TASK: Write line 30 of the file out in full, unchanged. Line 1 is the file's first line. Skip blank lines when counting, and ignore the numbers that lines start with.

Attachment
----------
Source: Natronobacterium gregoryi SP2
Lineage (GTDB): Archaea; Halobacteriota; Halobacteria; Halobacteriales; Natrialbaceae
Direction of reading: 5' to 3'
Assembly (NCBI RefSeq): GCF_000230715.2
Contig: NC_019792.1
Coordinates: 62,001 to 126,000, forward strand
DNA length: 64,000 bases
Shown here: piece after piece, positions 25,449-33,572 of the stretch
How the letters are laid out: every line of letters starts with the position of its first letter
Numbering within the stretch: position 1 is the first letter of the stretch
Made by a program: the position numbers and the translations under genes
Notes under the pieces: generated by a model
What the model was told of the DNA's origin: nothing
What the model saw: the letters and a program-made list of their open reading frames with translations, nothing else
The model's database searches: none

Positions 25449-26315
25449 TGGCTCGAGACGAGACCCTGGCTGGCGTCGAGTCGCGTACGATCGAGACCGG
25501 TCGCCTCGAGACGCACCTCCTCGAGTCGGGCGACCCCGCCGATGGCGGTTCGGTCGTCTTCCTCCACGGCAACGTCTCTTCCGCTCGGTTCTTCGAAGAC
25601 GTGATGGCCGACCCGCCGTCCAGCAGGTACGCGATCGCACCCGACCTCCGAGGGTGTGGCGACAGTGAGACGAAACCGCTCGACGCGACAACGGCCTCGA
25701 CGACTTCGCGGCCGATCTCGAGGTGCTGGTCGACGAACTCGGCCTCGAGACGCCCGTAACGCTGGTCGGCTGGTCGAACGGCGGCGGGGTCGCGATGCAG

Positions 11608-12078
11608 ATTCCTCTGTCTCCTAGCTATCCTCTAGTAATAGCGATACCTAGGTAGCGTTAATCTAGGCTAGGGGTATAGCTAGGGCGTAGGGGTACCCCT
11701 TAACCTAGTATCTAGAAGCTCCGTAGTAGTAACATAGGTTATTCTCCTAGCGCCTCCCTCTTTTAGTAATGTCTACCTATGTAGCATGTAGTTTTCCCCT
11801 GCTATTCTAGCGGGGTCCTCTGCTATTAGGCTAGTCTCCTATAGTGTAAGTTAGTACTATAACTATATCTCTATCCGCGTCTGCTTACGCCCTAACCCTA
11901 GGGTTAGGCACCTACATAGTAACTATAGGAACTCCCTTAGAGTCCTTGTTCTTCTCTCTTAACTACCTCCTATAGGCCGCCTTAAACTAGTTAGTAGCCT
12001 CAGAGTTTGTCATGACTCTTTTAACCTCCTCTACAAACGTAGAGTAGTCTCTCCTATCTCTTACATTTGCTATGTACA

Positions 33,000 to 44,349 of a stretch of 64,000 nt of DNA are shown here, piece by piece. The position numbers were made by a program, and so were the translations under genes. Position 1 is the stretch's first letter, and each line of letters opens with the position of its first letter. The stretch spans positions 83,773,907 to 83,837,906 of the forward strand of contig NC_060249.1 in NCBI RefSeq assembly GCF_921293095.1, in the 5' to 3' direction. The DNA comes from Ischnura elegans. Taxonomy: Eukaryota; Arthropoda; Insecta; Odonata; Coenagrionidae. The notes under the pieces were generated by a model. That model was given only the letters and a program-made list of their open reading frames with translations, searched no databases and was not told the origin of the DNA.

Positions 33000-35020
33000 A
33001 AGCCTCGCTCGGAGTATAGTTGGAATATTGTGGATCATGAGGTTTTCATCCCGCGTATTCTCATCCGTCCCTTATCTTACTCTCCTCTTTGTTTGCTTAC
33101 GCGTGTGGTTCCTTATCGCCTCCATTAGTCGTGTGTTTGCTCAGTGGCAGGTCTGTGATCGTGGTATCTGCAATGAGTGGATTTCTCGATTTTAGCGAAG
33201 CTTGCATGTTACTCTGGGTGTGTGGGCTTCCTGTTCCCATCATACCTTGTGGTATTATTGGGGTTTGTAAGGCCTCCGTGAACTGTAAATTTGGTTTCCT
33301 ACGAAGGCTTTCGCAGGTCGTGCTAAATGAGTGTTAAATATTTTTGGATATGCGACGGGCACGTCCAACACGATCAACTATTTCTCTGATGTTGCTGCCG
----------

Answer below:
33001 AGCCTCGCTCGGAGTATAGTTGGAATATTGTGGATCATGAGGTTTTCATCCCGCGTATTCTCATCCGTCCCTTATCTTACTCTCCTCTTTGTTTGCTTAC